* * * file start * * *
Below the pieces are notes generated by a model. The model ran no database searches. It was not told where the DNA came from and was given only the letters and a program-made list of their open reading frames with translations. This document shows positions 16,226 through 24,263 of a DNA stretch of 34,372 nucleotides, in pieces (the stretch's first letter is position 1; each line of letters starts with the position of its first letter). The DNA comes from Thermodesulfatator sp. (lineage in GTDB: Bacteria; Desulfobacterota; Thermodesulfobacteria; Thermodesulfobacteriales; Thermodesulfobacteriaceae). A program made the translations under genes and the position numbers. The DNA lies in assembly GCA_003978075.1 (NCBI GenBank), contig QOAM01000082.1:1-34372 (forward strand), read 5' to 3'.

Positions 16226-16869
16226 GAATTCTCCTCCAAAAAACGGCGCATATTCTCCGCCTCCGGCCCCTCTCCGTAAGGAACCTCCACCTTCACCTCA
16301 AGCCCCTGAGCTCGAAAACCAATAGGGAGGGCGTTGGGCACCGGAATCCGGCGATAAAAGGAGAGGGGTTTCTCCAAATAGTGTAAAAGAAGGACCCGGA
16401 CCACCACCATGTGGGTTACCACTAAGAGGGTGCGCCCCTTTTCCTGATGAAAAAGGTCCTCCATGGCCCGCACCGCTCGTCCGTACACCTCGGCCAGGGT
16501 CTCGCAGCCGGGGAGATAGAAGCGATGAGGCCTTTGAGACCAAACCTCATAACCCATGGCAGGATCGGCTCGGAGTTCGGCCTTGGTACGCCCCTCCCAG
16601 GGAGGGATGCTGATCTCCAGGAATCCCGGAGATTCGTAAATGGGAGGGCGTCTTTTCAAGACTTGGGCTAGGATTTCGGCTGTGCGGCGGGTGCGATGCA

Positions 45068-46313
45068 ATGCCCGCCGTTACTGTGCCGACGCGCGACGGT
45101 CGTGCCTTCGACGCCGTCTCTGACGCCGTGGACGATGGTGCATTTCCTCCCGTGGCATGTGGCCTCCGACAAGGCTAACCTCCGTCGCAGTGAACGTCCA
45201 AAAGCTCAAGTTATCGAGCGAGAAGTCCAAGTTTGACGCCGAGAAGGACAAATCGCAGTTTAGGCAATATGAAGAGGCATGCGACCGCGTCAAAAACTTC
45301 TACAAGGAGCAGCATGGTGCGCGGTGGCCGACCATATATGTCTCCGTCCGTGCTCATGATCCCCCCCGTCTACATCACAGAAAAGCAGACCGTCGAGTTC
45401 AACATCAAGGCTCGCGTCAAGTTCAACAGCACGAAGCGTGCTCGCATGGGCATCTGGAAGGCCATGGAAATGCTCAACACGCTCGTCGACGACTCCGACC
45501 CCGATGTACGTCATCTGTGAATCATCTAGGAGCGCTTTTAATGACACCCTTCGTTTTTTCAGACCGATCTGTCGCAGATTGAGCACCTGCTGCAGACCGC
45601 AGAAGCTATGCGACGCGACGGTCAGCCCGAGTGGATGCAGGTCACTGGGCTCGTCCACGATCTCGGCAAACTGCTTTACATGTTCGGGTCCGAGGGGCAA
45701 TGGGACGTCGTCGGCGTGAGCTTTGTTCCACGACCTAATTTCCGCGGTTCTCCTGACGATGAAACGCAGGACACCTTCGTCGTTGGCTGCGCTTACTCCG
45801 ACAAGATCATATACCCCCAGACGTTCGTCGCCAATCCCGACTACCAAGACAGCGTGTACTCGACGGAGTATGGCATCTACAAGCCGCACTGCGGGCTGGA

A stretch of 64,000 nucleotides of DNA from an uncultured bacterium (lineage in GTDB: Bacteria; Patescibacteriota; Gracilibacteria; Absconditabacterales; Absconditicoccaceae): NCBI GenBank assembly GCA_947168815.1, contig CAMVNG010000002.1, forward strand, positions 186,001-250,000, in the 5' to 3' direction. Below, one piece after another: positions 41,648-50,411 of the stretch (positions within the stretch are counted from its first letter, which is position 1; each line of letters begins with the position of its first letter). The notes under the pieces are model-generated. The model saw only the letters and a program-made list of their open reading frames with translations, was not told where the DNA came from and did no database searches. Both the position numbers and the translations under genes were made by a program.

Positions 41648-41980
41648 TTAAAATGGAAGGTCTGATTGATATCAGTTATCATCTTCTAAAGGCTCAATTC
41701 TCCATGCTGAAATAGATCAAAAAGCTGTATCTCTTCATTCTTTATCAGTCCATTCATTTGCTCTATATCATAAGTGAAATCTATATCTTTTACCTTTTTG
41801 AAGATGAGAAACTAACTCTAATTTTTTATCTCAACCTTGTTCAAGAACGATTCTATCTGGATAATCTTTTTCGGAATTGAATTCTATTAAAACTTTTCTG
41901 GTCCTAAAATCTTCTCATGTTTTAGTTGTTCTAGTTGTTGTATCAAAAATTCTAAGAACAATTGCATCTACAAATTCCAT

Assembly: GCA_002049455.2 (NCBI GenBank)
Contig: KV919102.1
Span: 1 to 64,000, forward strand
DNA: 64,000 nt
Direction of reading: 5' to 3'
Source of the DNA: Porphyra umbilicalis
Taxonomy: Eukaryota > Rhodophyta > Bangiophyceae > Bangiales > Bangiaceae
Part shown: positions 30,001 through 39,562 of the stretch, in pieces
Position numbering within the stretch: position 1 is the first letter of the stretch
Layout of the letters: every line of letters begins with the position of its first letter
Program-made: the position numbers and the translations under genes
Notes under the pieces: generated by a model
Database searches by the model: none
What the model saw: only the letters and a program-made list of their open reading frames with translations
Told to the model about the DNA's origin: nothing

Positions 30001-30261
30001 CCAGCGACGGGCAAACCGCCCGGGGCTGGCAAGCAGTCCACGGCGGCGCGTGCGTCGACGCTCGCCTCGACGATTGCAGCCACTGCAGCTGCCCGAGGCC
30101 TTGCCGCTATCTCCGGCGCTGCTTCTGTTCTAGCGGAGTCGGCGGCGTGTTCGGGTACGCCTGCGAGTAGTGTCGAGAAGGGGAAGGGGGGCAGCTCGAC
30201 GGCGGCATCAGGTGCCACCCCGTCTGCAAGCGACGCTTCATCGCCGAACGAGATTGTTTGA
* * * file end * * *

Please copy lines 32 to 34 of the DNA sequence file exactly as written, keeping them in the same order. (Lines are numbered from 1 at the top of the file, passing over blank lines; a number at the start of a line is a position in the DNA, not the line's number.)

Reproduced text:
Position numbering within the stretch: position 1 is the first letter of the stretch
Layout of the letters: every line of letters begins with the position of its first letter
Program-made: the position numbers and the translations under genes